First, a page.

Course Outline

segmentGetting Started (Don't Skip This Part)

segmentIntroduction to Statistics: A Modeling Approach

segmentPART I: EXPLORING VARIATION

segmentChapter 1  Welcome to Statistics: A Modeling Approach

segmentChapter 2  Understanding Data

segmentChapter 3  Examining Distributions

segmentChapter 4  Explaining Variation

segmentPART II: MODELING VARIATION

segmentChapter 5  A Simple Model

segmentChapter 6  Quantifying Error

segmentChapter 7  Adding an Explanatory Variable to the Model

7.5 Quantifying Model Fit with Sums of Squares

segmentChapter 8  Models with a Quantitative Explanatory Variable

segmentPART III: EVALUATING MODELS

segmentChapter 9  Distributions of Estimates

segmentChapter 10  Confidence Intervals and Their Uses

segmentChapter 11  Model Comparison with the F Ratio

segmentChapter 12  What You Have Learned

segmentResources
list Introduction to Statistics: A Modeling Approach
Quantifying Model Fit With Sums of Squares
In the empty model, you will recall, we used the mean as the model, i.e., as the predicted score for every observation. We developed the intuition that mean was a better fitting model (that there was less error around the model) if the spread of the distribution was small than if it was large.
Calculating Sums of Squares: Empty Model (Review)
In the previous chapter, we quantified error using the sum of the squared deviations (SS, or Sum of Squares) around the mean, a measure that is minimized precisely at the mean. Under the empty model, all of the variation is unexplained—that’s why it is called “empty.” But it does show us clearly how much variation there is left to explain, measured in sum of squares.
Remind yourself how to use the anova()
function to get the SS left over after fitting the empty model for our TinyFingers thumb length data.
require(mosaic)
require(ggformula)
#set up tiny data set
Thumb < c(56, 60, 61, 63, 64, 68)
Sex < c("female","female","female","male","male","male")
TinyFingers < data.frame(Sex, Thumb)
TinyFingers$Sex < as.factor(TinyFingers$Sex)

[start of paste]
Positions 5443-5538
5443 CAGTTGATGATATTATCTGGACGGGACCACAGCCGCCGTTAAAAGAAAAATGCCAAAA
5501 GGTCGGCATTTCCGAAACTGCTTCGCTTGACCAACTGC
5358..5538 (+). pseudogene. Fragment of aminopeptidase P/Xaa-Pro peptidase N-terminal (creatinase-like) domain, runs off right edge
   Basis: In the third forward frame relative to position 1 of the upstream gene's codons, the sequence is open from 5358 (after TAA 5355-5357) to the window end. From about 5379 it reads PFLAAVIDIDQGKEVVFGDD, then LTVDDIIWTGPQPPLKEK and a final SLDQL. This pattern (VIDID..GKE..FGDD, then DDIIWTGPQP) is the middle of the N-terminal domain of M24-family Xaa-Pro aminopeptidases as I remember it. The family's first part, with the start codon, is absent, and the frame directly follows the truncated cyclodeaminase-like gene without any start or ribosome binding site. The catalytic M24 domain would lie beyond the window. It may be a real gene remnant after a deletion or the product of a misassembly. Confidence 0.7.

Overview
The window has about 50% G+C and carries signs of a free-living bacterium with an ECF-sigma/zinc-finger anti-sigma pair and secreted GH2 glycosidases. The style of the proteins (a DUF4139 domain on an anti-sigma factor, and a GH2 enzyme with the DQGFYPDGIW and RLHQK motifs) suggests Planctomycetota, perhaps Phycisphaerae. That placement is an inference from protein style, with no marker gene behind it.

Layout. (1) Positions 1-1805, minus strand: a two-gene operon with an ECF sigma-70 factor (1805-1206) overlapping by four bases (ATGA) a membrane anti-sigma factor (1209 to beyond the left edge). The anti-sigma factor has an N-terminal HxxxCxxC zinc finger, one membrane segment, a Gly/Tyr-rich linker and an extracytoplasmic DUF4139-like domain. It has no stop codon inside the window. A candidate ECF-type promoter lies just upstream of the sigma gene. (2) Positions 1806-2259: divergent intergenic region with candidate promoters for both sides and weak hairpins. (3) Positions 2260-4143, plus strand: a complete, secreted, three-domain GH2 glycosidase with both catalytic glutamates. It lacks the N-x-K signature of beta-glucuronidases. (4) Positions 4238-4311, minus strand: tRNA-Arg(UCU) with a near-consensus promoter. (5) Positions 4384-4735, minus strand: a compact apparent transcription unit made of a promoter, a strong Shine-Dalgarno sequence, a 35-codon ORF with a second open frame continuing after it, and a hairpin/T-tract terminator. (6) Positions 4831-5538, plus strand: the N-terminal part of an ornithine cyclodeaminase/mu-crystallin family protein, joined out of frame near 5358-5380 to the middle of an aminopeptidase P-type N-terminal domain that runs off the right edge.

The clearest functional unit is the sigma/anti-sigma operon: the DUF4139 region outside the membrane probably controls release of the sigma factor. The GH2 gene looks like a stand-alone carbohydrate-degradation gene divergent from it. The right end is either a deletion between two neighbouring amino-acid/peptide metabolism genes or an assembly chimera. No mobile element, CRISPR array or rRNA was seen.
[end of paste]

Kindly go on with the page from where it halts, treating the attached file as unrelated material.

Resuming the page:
TinySex.model < lm(Thumb ~ Sex, data = TinyFingers)
TinyFingers$Sex.predicted < predict(TinySex.model)
TinyFingers$Sex.resid < TinyFingers$Thumb  TinyFingers$Sex.predicted
TinyFingers$Sex.resid2 < resid(TinySex.model)
TinyEmpty.model < lm(Thumb ~ NULL, data = TinyFingers)
TinyFingers$Empty.pred < predict(TinyEmpty.model)
# here is the code you wrote before
TinyEmpty.model < lm(Thumb ~ NULL, data = TinyFingers)
# write code to get the SS leftover from TinyEmpty.model
# here is the code you wrote before
TinyEmpty.model < lm(Thumb ~ NULL, data = TinyFingers)
# write code to get the SS leftover from TinyEmpty.model
anova(TinyEmpty.model)
test_function_result("lm")
test_object("TinyEmpty.model")
test_function_result("anova")
test_error()
L_Ch7_Quantifying_1
Calculating Sums of Squares: Sex Model
How do we quantify the error around our new—more complex—model, where sex is used to predict thumb length?
We quantify error around the more complex model in the same way we did for the empty model. We simply generate the residuals, square them, and then sum them to get the sum of squares left after fitting our model.
Go ahead and modify this code to get the SS left over for the TinySex.model.
require(mosaic)
require(ggformula)
#set up tiny data set
Thumb < c(56, 60, 61, 63, 64, 68)
Sex < c("female","female","female","male","male","male")
TinyFingers < data.frame(Sex, Thumb)
TinyFingers$Sex < as.factor(TinyFingers$Sex)
TinySex.model < lm(Thumb ~ Sex, data = TinyFingers)
TinyFingers$Sex.predicted < predict(TinySex.model)
TinyFingers$Sex.resid < TinyFingers$Thumb  TinyFingers$Sex.predicted
TinyFingers$Sex.resid2 < resid(TinySex.model)
TinyEmpty.model < lm(Thumb ~ NULL, data = TinyFingers)
TinyFingers$Empty.pred < predict(TinyEmpty.model)
# modify this code to find the SS of TinySex.model
anova(Empty.model)
# modify this code to find the SS of TinySex.model
anova(TinySex.model)
test_function_result("anova", incorrect_msg = "Did you change `Empty.model` to `TinySex.model`?")
test_error()
success_msg("Wow! Great work.")
L_Ch7_Quantifying_2
We now have calculated two leftover (or residual) sums of squares. The first, 82, is for the empty model. The second, 28, is for the Sex model.
L_Ch7_Quantifying_3
The sum of squares has been minimized as much as we could with the empty model. We can now take that SS as our starting point—this is how much total error we have to explain. As soon as we add an explanatory variable (in this case Sex) into the model, it can only decrease the sum of squares for error, not increase them. If the new variable has no predictive value, then the sum of squares could stay the same. But it’s rare for a variable to have no predictive value at all.
Visualizing Sums of Squares
Let’s watch another video that explains where we are at this point. In her previous video in Chapter 6, Dr. Ji demonstrated the concept of sum of squares using our TinyFingers data set. We literally drew squares when we “squared the residuals.” She showed that the sum of squared deviations is minimized at the mean.
In this video, Dr. Ji shows us how we can visualize sum of squares from the Sex model, and also how we can compare the sum of squares from the Sex model against the empty model.
If you want to try it yourself, here we have provided data to copy/paste in to the little “sample data” box and the link to applet:
Sex  Thumb 
0  56 
0  60 
0  61 
1  63 
1  64 
1  68 
L_Ch7_Quantifying_4